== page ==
Endometrial Biopsy


What is an endometrial biopsy?

An endometrial biopsy is a medical procedure in which a small piece of tissue from the lining of the uterus (the endometrium) is removed for examination under a microscope. The removed tissue is examined for cancer or any other cell abnormalities.

Why is an endometrial biopsy done?

An endometrial biopsy is done to help your doctor find out the cause of problems leading to heavy or irregular bleeding. It is the most common test done to diagnose endometrial cancer. Though it is a simple office procedure, it needs to be performed by a provider who has experience in performing the test. The biopsy also lets your doctor check to see if your body's endometrial hormone levels are balanced.

Who might need an endometrial biopsy?

Endometrial biopsies are typically done on women over the age of 35. It cannot be done on pregnant women. Sometimes a biopsy will be done on a woman who is having trouble getting pregnant to see if the infertility is linked to a problem with the endometrium.

What symptoms might suggest you need an endometrial biopsy?

If you have any of the following, your provider may recommend an endometrial biopsy:

  • Heavy or very long menstrual periods.
  • Irregular menstruation.
  • Bleeding after menopause.
  • Abnormal bleeding in women taking tamoxifen, a breast cancer medicine.
  • Thickened uterine lining, determined by an ultrasound.

Test Details

How is an endometrial biopsy done?

An endometrial biopsy is usually done in your doctor’s office. It is most often done without anesthesia. You will be placed with your feet in stirrups.

Your doctor will insert a speculum into the vagina to hold it open so that your cervix can be viewed (similar to a Pap test). Your cervix will then be cleaned with a special solution. Another instrument may be used to hold the cervix steady, while a very thin suction tube is inserted into the uterus to collect the tissue sample. The tissue will then be sent to a pathologist for analysis of the cells.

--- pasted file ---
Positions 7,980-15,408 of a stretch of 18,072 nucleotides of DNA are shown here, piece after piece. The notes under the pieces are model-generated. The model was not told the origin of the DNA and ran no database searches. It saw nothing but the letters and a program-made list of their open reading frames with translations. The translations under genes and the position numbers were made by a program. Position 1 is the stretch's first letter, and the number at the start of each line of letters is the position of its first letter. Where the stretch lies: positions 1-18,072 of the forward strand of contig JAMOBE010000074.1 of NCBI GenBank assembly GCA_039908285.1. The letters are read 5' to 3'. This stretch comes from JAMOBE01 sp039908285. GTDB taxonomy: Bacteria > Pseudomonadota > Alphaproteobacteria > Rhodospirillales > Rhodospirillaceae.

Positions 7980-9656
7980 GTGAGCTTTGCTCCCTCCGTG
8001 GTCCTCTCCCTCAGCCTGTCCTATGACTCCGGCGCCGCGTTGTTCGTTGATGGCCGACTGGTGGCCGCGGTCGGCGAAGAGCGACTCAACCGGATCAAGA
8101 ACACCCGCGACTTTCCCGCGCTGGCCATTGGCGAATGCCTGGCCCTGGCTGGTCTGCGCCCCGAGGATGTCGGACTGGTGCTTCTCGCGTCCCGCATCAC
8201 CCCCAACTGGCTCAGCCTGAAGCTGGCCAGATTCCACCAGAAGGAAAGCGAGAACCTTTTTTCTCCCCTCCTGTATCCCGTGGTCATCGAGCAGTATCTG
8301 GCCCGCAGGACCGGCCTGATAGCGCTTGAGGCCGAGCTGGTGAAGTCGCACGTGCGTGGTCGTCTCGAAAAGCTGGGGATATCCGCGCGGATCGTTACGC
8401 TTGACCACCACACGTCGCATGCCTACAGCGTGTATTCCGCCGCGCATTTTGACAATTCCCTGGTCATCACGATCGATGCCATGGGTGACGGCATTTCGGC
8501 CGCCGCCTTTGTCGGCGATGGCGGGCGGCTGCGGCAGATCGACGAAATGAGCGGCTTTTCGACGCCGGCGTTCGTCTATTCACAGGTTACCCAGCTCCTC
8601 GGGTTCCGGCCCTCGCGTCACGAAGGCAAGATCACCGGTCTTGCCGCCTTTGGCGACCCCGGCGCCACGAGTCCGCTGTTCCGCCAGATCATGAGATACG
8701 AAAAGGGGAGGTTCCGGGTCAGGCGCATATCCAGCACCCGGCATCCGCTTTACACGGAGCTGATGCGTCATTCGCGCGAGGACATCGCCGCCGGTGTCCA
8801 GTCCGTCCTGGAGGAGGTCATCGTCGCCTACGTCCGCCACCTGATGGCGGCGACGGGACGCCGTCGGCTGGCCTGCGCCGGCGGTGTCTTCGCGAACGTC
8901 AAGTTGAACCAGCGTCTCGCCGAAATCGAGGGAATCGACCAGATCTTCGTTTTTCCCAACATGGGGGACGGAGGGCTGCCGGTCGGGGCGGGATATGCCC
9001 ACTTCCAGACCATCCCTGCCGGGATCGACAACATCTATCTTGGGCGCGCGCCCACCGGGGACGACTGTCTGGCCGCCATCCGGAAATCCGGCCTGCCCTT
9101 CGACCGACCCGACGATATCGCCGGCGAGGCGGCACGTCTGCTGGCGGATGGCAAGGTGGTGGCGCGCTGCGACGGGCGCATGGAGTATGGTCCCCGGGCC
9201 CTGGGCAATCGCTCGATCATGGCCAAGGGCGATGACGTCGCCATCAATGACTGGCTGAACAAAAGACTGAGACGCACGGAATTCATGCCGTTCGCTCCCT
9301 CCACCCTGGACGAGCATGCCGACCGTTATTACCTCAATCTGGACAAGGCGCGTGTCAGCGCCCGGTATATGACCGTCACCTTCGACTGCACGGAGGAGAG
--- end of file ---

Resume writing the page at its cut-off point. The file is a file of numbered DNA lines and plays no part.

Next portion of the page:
You will be advised not to use tampons, douche or have intercourse in the days after your test. Some providers may also ask that you avoid swimming, going in a hot tub or taking baths for about a week after the procedure. Your doctor will review the exact instructions with you after the procedure.

You may experience cramping similar to menstrual cramps during and after the procedure. You may be prescribed an over-the-counter pain reliever such as ibuprofen or acetaminophen to deal with the pain.

The whole procedure usually takes between five and 15 minutes.

Results and Follow-Up

What are the benefits of an endometrial biopsy?

An endometrial biopsy is the most common and accurate test used to diagnose endometrial cancer. The lab should have the results in about a week. Your physician will share the results with you and go over a treatment plan depending on the results.

Last reviewed by a Cleveland Clinic medical professional on 01/04/2021.


  • American Cancer Society. Tests for endometrial cancer. (https://www.cancer.org/cancer/endometrial-cancer/detection-diagnosis-staging/how-diagnosed.html) Accessed 1/4/2021.
  • American Congress of Obstetricians and Gynecologists. Heavy menstrual bleeding. (https://www.acog.org/womens-health/faqs/heavy-menstrual-bleeding) Accessed 1/4/2021.
  • American Family Physicians. Endometrial Biopsy: Tips and Pitfalls. (https://www.aafp.org/afp/2020/0501/p551.html) Accessed 1/4/2021.

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